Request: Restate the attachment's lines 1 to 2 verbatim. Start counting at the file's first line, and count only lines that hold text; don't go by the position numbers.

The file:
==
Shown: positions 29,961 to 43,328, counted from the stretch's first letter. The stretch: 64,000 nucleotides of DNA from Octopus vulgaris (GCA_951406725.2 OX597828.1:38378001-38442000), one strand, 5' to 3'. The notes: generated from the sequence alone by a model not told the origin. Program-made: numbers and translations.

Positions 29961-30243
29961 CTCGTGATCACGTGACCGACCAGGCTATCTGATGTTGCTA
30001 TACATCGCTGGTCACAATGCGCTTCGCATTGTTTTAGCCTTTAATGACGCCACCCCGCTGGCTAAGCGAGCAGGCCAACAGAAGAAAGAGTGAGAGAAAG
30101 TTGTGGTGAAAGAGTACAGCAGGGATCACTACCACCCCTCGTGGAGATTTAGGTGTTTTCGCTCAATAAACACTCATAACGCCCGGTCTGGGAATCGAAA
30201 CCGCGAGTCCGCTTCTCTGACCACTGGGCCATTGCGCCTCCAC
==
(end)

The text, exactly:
Shown: positions 29,961 to 43,328, counted from the stretch's first letter. The stretch: 64,000 nucleotides of DNA from Octopus vulgaris (GCA_951406725.2 OX597828.1:38378001-38442000), one strand, 5' to 3'. The notes: generated from the sequence alone by a model not told the origin. Program-made: numbers and translations.

Positions 29961-30243